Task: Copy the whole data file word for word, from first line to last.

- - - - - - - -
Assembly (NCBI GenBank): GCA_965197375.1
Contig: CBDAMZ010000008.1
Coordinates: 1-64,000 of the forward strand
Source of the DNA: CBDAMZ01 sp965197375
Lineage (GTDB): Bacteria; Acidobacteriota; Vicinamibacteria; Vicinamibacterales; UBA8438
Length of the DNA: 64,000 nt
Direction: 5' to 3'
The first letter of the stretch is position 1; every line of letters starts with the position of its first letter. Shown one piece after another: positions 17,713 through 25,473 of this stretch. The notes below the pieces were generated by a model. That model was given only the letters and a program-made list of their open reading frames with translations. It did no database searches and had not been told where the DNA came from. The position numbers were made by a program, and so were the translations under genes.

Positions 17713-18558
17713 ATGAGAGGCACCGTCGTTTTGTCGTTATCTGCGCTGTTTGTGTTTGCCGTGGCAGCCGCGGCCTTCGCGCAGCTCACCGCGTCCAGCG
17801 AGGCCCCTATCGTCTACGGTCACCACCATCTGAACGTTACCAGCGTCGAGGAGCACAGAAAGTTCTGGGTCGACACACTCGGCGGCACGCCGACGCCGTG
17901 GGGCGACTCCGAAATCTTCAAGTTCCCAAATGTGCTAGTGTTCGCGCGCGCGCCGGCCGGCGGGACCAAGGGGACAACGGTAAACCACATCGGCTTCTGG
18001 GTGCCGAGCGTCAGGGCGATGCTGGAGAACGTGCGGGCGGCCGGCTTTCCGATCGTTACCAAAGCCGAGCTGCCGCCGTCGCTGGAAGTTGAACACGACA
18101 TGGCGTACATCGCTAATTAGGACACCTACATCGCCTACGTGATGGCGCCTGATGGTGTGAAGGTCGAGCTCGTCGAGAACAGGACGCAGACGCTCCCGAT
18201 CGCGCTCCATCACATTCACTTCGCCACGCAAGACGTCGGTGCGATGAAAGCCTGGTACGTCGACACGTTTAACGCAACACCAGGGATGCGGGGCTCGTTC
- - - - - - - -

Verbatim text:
Assembly (NCBI GenBank): GCA_965197375.1
Contig: CBDAMZ010000008.1
Coordinates: 1-64,000 of the forward strand
Source of the DNA: CBDAMZ01 sp965197375
Lineage (GTDB): Bacteria; Acidobacteriota; Vicinamibacteria; Vicinamibacterales; UBA8438
Length of the DNA: 64,000 nt
Direction: 5' to 3'
The first letter of the stretch is position 1; every line of letters starts with the position of its first letter. Shown one piece after another: positions 17,713 through 25,473 of this stretch. The notes below the pieces were generated by a model. That model was given only the letters and a program-made list of their open reading frames with translations. It did no database searches and had not been told where the DNA came from. The position numbers were made by a program, and so were the translations under genes.

Positions 17713-18558
17713 ATGAGAGGCACCGTCGTTTTGTCGTTATCTGCGCTGTTTGTGTTTGCCGTGGCAGCCGCGGCCTTCGCGCAGCTCACCGCGTCCAGCG
17801 AGGCCCCTATCGTCTACGGTCACCACCATCTGAACGTTACCAGCGTCGAGGAGCACAGAAAGTTCTGGGTCGACACACTCGGCGGCACGCCGACGCCGTG
17901 GGGCGACTCCGAAATCTTCAAGTTCCCAAATGTGCTAGTGTTCGCGCGCGCGCCGGCCGGCGGGACCAAGGGGACAACGGTAAACCACATCGGCTTCTGG
18001 GTGCCGAGCGTCAGGGCGATGCTGGAGAACGTGCGGGCGGCCGGCTTTCCGATCGTTACCAAAGCCGAGCTGCCGCCGTCGCTGGAAGTTGAACACGACA
18101 TGGCGTACATCGCTAATTAGGACACCTACATCGCCTACGTGATGGCGCCTGATGGTGTGAAGGTCGAGCTCGTCGAGAACAGGACGCAGACGCTCCCGAT
18201 CGCGCTCCATCACATTCACTTCGCCACGCAAGACGTCGGTGCGATGAAAGCCTGGTACGTCGACACGTTTAACGCAACACCAGGGATGCGGGGCTCGTTC